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Issue #1922      July 6, 2020

This may help Trib sales

(1957)

Success of the Darlinghurst-Kings Cross (Sydney) Branch of the CPA throws new light on the matter of the right way and the not-so-right way to canvass with the Tribune.

The way often followed by branches in my experience has been the not-so-right.

Our method has been to pick out a street, almost at random, and go from door to door on a Sunday morning asking the people to buy the Tribune.

Results have often been good, but never as good as they should be.

A majority of the people have not wanted to buy, and the result has often been depressing, especially to new, inexperienced comrades.

But what else can be expected?

Most Australians don’t yet support Communism. They don’t see the value of its literature. Therefore, when first approached, they can’t be expected to want to part with sixpence so as to read some.

This was very apparent to me during one of our branch canvases last year.

Halfway along my allotted street I made a quick decision. I asked my next potential customer whether there was anything he would like us to include in any municipal campaign program we might be drawing up for future elections.

That set him going about the bus services and the high fares. The next customer was even more eloquent on the same topic. The discovery that someone, whatever his politics, was willing to do something about it made all these people extremely cordial.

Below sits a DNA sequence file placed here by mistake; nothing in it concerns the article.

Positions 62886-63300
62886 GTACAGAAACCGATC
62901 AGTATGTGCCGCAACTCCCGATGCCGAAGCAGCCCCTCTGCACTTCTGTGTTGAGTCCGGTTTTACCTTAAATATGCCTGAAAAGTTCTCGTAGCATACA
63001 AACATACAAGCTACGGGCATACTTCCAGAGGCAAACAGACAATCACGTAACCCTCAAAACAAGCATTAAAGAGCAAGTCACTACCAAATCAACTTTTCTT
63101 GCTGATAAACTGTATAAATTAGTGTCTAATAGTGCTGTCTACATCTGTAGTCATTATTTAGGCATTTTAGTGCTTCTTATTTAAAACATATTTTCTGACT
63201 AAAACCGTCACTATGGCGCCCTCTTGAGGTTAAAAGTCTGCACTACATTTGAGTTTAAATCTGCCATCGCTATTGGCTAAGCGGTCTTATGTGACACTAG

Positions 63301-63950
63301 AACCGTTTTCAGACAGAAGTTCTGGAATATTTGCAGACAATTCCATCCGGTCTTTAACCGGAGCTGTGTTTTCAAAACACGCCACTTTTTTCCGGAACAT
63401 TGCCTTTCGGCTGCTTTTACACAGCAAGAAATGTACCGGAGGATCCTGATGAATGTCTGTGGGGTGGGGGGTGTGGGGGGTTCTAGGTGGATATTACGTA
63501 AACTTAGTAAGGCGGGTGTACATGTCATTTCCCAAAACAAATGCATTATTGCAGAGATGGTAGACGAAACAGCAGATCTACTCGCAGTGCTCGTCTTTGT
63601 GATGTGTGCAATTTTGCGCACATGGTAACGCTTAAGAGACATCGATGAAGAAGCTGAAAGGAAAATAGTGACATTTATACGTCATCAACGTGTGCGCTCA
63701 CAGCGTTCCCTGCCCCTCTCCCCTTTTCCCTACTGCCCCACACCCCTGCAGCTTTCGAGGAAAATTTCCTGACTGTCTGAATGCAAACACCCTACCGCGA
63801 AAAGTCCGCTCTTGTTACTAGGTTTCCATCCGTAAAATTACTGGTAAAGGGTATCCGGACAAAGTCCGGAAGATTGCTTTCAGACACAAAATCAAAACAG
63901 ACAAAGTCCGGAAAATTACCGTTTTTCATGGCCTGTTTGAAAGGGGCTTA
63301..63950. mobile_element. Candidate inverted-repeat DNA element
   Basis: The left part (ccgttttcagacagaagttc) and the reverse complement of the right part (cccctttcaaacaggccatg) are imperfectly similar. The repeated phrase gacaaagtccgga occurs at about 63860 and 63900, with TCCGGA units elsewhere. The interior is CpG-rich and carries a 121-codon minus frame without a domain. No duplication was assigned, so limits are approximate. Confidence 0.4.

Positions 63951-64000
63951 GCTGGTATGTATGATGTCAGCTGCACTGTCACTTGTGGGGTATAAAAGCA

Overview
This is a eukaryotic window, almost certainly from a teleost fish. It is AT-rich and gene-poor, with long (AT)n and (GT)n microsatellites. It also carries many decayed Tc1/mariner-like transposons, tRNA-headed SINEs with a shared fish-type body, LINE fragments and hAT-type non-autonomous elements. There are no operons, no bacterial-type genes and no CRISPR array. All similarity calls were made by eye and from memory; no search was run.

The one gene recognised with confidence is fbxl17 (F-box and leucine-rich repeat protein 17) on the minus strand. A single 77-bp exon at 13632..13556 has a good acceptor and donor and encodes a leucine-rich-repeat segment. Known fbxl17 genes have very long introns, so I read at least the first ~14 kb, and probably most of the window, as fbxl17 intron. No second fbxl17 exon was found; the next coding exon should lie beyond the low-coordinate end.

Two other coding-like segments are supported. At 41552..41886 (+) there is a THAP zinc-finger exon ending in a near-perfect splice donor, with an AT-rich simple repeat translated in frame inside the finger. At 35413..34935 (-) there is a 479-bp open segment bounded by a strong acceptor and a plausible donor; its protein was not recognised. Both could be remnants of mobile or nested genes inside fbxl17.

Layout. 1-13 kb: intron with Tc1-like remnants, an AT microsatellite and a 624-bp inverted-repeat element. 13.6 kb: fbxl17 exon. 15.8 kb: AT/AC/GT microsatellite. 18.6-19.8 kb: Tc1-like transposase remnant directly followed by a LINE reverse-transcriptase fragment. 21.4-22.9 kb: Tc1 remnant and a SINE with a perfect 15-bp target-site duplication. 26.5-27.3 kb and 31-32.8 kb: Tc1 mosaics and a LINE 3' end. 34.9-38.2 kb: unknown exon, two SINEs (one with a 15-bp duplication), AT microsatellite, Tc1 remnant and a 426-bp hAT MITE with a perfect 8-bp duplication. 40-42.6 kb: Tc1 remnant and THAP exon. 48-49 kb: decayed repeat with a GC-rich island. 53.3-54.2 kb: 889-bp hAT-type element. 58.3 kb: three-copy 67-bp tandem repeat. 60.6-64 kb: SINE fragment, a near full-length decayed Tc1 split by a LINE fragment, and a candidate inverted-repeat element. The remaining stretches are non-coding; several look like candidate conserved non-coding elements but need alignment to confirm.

When I said, towards the end of an interview, “By the way, this is our paper, the Tribune” there were few who hesitated. I quickly sold out.

Our branch bulletin soon afterwards featured the need for a bus service along that street. Our first canvass this year was along a street which is a notorious traffic hazard.

We told the householders “We are members of the Communist Party. Like everybody else, we’re concerned about crossing this street safely. We are thinking of setting up a petition […]”

That was about as far as we could get, mostly. At that point the citizen would take the floor to voice his indignation at the traffic hazard and his hearty approval of any action to overcome it.

We sold out our Tribunes. Next Sunday, when we returned with the petitions, we sold out again.

Obviously some of the purchasers should become regular customers and members of the Party.

To sell all my Tribunes and to find more people willing to buy than refused to buy was something I had never before experienced in canvasses extending over many years.

These last two canvasses took place on the Sundays immediately after the release of the UN “report” on Hungary. Nobody along that street seemed to have taken any notice of it.

We’ll press on with our campaign for traffic lights. And as the citizens come to know us better and, through us, the Party, who can doubt that they themselves will become eager, sellers of our literature?

Plenty will still buy the Tribune, whoever offers it to them.

But when it is offered to them by someone they know personally as a friend and helper of the people, they will buy a good deal more willingly.

This article originally appeared in Tribune July, 1957.

Next article – Don’t let the victors warp history!

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